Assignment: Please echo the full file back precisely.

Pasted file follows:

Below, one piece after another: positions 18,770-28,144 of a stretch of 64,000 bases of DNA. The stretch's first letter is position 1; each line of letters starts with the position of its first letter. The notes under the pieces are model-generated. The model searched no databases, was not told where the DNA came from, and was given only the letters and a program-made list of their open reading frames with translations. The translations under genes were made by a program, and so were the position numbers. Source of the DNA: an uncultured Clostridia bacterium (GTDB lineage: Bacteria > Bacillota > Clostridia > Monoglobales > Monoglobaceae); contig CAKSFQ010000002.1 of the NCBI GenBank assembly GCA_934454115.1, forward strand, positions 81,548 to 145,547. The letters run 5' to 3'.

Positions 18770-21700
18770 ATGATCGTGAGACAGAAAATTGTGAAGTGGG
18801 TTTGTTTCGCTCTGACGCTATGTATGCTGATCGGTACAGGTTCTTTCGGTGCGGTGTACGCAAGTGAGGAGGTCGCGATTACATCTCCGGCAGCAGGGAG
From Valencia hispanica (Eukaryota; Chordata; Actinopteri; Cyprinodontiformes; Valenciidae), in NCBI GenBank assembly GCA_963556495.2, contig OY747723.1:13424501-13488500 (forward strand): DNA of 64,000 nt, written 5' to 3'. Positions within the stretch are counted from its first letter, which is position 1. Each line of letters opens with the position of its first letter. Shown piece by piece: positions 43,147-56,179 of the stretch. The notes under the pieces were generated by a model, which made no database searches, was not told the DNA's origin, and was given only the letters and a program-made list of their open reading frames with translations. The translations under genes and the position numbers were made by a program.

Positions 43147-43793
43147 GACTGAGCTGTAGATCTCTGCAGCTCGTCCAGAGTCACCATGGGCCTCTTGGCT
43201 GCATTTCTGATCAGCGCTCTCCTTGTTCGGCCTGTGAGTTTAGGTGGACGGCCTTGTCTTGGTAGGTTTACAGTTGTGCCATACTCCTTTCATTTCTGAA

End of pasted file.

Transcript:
Below, one piece after another: positions 18,770-28,144 of a stretch of 64,000 bases of DNA. The stretch's first letter is position 1; each line of letters starts with the position of its first letter. The notes under the pieces are model-generated. The model searched no databases, was not told where the DNA came from, and was given only the letters and a program-made list of their open reading frames with translations. The translations under genes were made by a program, and so were the position numbers. Source of the DNA: an uncultured Clostridia bacterium (GTDB lineage: Bacteria > Bacillota > Clostridia > Monoglobales > Monoglobaceae); contig CAKSFQ010000002.1 of the NCBI GenBank assembly GCA_934454115.1, forward strand, positions 81,548 to 145,547. The letters run 5' to 3'.

Positions 18770-21700
18770 ATGATCGTGAGACAGAAAATTGTGAAGTGGG
18801 TTTGTTTCGCTCTGACGCTATGTATGCTGATCGGTACAGGTTCTTTCGGTGCGGTGTACGCAAGTGAGGAGGTCGCGATTACATCTCCGGCAGCAGGGAG
From Valencia hispanica (Eukaryota; Chordata; Actinopteri; Cyprinodontiformes; Valenciidae), in NCBI GenBank assembly GCA_963556495.2, contig OY747723.1:13424501-13488500 (forward strand): DNA of 64,000 nt, written 5' to 3'. Positions within the stretch are counted from its first letter, which is position 1. Each line of letters opens with the position of its first letter. Shown piece by piece: positions 43,147-56,179 of the stretch. The notes under the pieces were generated by a model, which made no database searches, was not told the DNA's origin, and was given only the letters and a program-made list of their open reading frames with translations. The translations under genes and the position numbers were made by a program.

Positions 43147-43793
43147 GACTGAGCTGTAGATCTCTGCAGCTCGTCCAGAGTCACCATGGGCCTCTTGGCT
43201 GCATTTCTGATCAGCGCTCTCCTTGTTCGGCCTGTGAGTTTAGGTGGACGGCCTTGTCTTGGTAGGTTTACAGTTGTGCCATACTCCTTTCATTTCTGAA